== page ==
Most of us have a vision in our minds of the perfect Christmas: family gathered around, a clean and sparkling house, a beautifully adorned Christmas tree with piles of lovingly chosen presents underneath, a feast for the eyes and the table, scents of roasting turkey or ham, pumpkin pies, apple cider, everyone marvelously getting along like the end of a made-for-TV movie.
But what if that’s not reality this year?
What if one member is in prison? Or the hospital? Or overseas or across the country? Or in heaven?
What if a lost job or a major medical expense has led to a depleted bank account and bare cupboards?
What if grief overshadows joy?
Is Christmas then ruined?
Let’s go back to that first Christmas.
Mary and Joseph away from home in a strange city. They did not have a beautifully decorated house: they did not even have a hotel room. The only scents of the season were those of nearby animals. Mary, as a young, first-time mother, did not have the blessing of a modern hospital and sanitary conditions, a skilled nursing staff and childbirth training. Giving birth was painful and messy. If Joseph was her lone attendant, he would have been out of his element helping a woman deliver a baby. Perhaps he was dismayed or frustrated that he could not provide better for her in her moment of need. And after the blessed relief of a healthy child safely born, there was little acknowledgment of this Child. The shepherds, Simeon and Anna, and, later on, the wise men rejoiced in who He was. But soon the young parents would face the danger of a king bent on killing the Child in their care. Mary’s reputation would suffer as many thought her Child was illegitimate. The ominous promise hung over her head that a sword would pierce through Mary’s own soul.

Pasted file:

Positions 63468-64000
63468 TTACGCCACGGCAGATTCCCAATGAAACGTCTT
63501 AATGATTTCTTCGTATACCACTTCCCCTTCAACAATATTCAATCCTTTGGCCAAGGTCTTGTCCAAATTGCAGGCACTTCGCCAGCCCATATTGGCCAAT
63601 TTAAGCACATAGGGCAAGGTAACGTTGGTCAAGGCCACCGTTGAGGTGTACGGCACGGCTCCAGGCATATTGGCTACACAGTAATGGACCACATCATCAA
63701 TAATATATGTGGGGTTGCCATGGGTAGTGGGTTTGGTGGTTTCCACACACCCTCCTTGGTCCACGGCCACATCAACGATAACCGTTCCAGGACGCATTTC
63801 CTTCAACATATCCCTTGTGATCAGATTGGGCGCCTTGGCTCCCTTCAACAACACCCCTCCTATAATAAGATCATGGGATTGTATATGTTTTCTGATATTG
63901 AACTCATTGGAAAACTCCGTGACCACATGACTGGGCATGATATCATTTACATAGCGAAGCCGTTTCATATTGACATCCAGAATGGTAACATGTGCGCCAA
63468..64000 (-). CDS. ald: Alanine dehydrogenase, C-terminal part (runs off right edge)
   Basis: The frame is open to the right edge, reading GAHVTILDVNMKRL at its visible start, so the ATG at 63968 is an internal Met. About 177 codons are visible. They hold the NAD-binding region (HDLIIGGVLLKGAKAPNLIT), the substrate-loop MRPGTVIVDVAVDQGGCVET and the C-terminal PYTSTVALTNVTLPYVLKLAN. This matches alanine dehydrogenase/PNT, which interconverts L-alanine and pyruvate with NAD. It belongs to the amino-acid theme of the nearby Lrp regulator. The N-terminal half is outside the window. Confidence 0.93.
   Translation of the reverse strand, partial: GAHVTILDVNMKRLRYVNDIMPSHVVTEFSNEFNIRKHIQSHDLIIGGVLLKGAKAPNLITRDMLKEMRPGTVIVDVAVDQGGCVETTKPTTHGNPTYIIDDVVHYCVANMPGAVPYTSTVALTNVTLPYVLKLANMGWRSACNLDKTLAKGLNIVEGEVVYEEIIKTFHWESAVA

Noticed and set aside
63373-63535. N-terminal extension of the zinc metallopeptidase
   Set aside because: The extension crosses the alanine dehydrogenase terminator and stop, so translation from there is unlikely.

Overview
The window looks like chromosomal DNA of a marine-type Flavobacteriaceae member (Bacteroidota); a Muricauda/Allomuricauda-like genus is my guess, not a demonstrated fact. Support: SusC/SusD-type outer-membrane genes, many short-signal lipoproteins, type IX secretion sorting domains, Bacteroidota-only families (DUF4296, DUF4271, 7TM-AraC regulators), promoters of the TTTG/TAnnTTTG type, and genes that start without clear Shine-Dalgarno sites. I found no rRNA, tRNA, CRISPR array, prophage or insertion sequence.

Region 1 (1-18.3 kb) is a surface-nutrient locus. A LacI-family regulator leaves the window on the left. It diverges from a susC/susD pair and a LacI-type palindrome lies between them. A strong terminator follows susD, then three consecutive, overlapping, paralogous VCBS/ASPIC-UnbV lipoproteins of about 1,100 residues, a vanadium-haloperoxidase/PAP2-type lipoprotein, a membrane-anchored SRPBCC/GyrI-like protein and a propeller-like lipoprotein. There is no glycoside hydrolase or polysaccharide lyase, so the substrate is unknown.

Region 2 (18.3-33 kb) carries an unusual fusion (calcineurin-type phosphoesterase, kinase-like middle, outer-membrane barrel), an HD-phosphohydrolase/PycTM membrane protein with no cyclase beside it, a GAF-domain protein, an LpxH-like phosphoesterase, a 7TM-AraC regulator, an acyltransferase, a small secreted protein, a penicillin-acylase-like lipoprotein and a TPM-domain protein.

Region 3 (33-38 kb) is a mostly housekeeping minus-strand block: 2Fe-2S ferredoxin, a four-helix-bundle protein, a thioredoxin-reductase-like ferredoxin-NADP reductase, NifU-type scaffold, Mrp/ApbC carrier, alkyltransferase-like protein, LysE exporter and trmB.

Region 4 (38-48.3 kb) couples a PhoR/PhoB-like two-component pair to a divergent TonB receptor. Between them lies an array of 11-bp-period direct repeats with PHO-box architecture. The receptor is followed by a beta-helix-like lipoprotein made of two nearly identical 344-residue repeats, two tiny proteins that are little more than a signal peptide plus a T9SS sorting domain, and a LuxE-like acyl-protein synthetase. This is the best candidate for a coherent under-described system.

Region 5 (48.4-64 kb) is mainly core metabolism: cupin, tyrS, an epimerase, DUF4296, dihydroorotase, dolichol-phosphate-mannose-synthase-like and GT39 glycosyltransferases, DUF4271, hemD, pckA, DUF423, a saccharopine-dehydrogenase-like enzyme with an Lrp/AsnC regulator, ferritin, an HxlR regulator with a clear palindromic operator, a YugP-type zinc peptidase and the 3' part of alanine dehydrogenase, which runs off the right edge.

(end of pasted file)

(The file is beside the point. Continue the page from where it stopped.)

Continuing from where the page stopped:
What did Mary and Joseph have then, that lonely, uncomfortable, smelly night? They had the Child of promise. A Child whom they were told to name Jesus, which means “Jehovah saves.” His very name is a promise. He would reconcile them to God by taking care of their greatest need: He would “save His people from their sins.” They had the realization that this Child was the long-awaited and longed-for Messiah, the King, the Son of the Highest. What cause for joy and wonder! They had no idea how it would all work out. But they had the promise, and because of the promise, they had hope.
It’s certainly not wrong to enjoy a decorated tree, presents, wonderful food, and family gathered. But we can celebrate Christmas even all of those elements are missing or less than ideal. We can celebrate in our own hearts and with those around us that same promise, that same hope. Like Mary, we can treasure these things and ponder them in our hearts. Like the shepherds, we can make “known the saying that had been told them concerning this child” and go back to daily life “glorifying and praising God for all they had heard and seen, as it had been told them” (Luke 2: 17-20). If all we have is faith in Jesus’ fulfillment of the hope and promise of that first Christmas, we are blessed indeed.
(Revised from the archives)